A Times Editorial
The setbacks to Middle East peace continue, but the Bush administration has played a positive role in keeping the atmosphere conducive to negotiations.
This week illustrates how progress is made toward peace in the Middle East: A few steps forward and a step or two back. The trick is to show a net gain in the right direction, and there were several encouraging signs.
Meeting with Israeli Prime Minister Ariel Sharon at his Texas ranch, President Bush pointedly told Sharon that Israel cannot proceed with plans to expand settlements on the West Bank even as it prepares to move settlers from the Gaza Strip. Bush is correct that such an expansion would jeopardize any chance for peace, and while Sharon predictably resisted, the president's directness should prove helpful to all sides as negotiations continue.
Meanwhile, preparations are proceeding for the pullout of Israeli settlers from Gaza, an enormous step toward peace. The Israeli Defense Ministry on Thursday directed that military weapons in all Gaza settlements and a few West Bank settlements be turned back to the government. The mayor of the Jewish settlements in Gaza said Friday that settlers would comply with the order, which could reduce the possibilities for widespread violence fueled by extremists when the move occurs this summer.
In another significant development, Palestinian leader Mahmoud Abbas ordered the consolidation of roughly a dozen security agencies. The security forces traditionally have been independent operators, which has contributed to the violence and lack of accountability.
Of course, the news was not all good. Israeli forces killed a Palestinian man in the West Bank city of Nablus. The circumstances are disputed, and Abbas complained it violated the truce but made no immediate move to sanction retaliation. That could be read by some militant groups that Abbas has managed to keep in check as a signal to fire back. Even if the weekend is quiet there will be more violence, and it will be up to Sharon and Abbas to resist reflexive reactions to the actions of those on either side who are unwilling to compromise.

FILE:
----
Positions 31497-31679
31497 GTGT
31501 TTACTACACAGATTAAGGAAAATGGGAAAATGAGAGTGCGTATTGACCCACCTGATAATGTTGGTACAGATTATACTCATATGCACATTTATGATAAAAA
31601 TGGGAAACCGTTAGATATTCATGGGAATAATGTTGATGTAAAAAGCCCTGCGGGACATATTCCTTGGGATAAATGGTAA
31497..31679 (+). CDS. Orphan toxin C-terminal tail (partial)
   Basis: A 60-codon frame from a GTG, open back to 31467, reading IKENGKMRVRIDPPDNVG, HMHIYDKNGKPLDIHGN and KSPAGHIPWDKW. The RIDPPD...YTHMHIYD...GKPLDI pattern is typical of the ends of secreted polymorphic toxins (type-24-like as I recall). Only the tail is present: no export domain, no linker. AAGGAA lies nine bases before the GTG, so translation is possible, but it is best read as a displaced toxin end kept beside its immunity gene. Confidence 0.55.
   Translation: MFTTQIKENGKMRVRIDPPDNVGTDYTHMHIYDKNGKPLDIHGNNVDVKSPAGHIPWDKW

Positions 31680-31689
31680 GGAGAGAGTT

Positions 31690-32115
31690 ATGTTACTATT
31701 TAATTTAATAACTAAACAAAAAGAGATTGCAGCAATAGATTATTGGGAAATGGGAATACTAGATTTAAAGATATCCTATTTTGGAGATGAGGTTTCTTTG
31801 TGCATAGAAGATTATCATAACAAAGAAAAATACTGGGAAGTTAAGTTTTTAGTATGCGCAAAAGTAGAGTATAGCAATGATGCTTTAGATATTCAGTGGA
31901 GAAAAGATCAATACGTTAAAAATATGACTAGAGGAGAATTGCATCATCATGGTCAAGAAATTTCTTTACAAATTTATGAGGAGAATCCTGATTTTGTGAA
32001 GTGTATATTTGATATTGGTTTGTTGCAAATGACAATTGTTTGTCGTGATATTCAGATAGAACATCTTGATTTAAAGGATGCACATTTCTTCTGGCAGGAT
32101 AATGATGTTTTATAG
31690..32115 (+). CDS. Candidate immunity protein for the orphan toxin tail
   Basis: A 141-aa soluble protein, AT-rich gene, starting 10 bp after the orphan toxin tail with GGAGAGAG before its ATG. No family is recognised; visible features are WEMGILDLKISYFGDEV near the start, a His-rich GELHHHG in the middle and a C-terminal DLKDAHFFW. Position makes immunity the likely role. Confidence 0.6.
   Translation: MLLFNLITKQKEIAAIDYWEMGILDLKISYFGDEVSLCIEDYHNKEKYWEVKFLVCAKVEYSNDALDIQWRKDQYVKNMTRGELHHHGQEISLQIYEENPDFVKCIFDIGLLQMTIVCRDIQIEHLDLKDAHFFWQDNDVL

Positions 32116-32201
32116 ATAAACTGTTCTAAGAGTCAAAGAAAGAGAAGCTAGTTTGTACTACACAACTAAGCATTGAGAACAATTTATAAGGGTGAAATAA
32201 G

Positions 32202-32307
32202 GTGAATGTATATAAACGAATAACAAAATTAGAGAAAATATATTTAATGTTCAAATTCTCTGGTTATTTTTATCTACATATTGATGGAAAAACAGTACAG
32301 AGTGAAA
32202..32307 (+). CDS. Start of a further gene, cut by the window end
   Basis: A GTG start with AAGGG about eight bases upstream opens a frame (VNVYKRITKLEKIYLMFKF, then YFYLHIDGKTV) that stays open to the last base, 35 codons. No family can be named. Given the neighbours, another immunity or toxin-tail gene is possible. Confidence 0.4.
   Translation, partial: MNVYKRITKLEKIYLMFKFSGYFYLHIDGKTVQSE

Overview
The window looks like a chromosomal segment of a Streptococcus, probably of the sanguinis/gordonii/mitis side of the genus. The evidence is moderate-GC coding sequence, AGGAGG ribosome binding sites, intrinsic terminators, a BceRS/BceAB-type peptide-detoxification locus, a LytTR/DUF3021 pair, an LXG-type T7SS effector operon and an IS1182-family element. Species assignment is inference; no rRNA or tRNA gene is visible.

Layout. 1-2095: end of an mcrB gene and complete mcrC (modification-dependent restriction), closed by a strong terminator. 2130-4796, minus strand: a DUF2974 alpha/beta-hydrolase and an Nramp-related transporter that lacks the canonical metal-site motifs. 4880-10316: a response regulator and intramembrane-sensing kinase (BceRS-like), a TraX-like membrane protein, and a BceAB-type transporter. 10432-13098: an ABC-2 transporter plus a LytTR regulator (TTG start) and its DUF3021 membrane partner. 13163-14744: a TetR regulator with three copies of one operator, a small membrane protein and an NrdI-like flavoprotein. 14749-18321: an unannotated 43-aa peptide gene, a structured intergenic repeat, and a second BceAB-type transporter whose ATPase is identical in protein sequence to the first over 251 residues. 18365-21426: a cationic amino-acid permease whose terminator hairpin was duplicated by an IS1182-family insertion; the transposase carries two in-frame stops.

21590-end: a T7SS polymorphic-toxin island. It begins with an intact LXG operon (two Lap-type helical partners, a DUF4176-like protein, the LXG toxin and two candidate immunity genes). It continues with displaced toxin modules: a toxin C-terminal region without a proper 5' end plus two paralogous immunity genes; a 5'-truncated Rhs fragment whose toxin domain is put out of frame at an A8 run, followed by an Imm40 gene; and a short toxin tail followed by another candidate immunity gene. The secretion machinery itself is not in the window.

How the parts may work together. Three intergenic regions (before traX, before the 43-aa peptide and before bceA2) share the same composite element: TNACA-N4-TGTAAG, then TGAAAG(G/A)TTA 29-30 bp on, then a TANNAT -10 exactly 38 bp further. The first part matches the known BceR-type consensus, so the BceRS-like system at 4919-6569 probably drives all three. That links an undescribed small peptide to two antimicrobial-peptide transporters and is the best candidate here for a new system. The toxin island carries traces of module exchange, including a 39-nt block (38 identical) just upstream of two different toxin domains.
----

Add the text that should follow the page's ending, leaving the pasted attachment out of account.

The more important goal remains nurturing a climate where Sharon and Abbas can continue to take steps along the road to peace. Since the death of Palestinian leader Yasser Arafat, the Bush administration has made positive contributions toward creating that atmosphere. Bush sent the necessary signals to Sharon this week, and he will have an opportunity to speak just as plainly when Abbas visits the United States.
Dangerous as it is to sound optimistic, there are hopeful signs that the Israelis and Palestinians are now led by men who are relatively straightforward about their intentions. Whether their constituencies will allow them to continue to work toward a common goal is the open question.